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Campbell, Kenneth S; University of Kentucky WPI Seminar Room 08.135 Mon, 22. Sep 14, 11:30
Myocardial strain rate modulates the speed of relaxation in dynamically loaded twitch contractions
Slow myocardial relaxation is an important clinical problem in about 50% of patients who have heart failure. Prior experiments had suggested that the slow relaxation might be a consequence of high afterload (hypertension) but clinical trials testing this hypothesis have failed; lowering blood pressure in patients with slow relaxation does not help their condition. We performed new experiments using mouse, rat, and human trabeculae and showed that it is not afterload but the strain rate at end systole that determines the subsequent speed of relaxation. To investigate the molecular mechanisms that drive this behavior, we ran simulations of our experiments using the freely available software MyoSim (http://www.myosim.org). This software simulates the mechanical properties of dynamically activated half-sarcomeres by extending A.F.Huxley’s cross-bridge distribution technique with Ca2+ activation and cooperative effects. We discovered that our experimental data could be reproduced using a relatively simple framework consisting of a single half-sarcomere pulling against a series elastic spring. Further analysis of the simulations suggested that quick stretches speed myocardial relaxation by detaching myosin heads and thereby disrupting the cooperative mechanisms that would otherwise prolong thin filament activation. The simulations therefore identify myofilament kinetics and tissue strain rate as potential therapeutic targets for heart failure attributed to slow relaxation.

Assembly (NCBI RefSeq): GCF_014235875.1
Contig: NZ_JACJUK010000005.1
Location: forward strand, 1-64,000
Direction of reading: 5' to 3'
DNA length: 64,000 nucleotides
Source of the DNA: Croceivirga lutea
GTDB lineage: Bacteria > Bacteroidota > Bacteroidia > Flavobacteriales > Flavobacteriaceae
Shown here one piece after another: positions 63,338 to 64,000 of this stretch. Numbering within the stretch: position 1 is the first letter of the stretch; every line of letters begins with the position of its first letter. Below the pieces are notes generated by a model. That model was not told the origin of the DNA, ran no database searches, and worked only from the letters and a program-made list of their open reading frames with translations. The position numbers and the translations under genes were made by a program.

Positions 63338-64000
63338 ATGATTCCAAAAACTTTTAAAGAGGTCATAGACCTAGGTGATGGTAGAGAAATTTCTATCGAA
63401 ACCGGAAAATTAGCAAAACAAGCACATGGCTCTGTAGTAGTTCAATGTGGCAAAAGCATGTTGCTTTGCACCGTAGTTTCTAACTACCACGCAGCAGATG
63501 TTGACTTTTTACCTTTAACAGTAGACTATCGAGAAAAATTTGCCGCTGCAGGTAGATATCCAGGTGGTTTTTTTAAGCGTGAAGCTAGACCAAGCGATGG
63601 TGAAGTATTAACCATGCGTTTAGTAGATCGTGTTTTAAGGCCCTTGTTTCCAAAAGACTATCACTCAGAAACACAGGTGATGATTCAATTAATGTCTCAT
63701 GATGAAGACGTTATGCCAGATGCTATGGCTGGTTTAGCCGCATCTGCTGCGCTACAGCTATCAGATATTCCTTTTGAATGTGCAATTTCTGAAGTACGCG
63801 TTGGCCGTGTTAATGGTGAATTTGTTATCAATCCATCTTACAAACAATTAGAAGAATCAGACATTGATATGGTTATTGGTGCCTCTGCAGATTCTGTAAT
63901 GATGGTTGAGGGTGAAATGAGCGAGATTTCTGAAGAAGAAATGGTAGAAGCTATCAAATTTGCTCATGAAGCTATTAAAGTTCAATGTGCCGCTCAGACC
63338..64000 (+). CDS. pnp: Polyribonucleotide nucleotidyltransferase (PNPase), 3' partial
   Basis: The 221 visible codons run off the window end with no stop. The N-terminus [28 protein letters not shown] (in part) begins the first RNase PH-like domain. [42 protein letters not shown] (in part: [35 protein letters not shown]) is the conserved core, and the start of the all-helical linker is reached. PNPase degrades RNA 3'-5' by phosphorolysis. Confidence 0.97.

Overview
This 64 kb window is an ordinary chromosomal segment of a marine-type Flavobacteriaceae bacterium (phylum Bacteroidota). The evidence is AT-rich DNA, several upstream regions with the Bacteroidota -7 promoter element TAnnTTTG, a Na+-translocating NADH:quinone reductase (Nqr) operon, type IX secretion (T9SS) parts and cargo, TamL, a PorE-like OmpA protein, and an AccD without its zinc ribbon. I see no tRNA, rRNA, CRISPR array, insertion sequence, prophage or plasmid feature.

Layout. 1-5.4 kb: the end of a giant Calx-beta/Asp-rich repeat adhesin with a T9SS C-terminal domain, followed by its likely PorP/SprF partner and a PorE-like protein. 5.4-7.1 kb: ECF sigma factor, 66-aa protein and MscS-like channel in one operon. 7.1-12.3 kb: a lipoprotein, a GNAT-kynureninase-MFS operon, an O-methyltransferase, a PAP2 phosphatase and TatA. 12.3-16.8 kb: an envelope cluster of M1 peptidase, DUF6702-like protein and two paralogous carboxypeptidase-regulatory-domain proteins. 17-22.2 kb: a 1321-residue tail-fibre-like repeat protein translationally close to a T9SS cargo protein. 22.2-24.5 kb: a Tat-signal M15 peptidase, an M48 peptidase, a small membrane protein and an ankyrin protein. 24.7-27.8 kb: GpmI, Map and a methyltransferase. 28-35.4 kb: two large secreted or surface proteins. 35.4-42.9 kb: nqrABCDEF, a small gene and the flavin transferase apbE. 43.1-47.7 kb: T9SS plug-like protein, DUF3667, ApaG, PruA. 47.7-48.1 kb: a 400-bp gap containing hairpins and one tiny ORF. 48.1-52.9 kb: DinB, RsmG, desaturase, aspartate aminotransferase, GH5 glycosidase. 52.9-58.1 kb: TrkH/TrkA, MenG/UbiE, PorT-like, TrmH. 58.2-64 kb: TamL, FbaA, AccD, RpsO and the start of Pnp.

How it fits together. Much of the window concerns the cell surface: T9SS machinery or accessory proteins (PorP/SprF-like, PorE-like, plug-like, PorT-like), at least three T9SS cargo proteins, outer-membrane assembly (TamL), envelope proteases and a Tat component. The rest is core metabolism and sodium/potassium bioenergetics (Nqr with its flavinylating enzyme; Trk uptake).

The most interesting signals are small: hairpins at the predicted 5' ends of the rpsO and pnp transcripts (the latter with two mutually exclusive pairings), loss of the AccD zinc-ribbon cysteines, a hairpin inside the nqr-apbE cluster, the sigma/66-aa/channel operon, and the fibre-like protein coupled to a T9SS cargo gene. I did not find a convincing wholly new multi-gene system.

Evangelos Latos WPI Seminar Room 08.135 Wed, 24. Sep 14, 10:05
Existence and Blow-up of Solutions for Semilinear Filtration Problems
We examine the local existence and uniqueness of solutions to the semi-linear filtration equation, with positive initial data and appropriate boundary conditions. Our main result is the proof of blow-up of solutions. Moreover, we discuss about the existence of solutions for the corresponding steady-state problem. It is found that there exists a critical value, above which the problem has no stationary solution of any kind, while below that critical value there exist classical stationary solutions. Exactly this critical value of the parameter acts as a threshold also for the corresponding parabolic problem between blow-up and global existence
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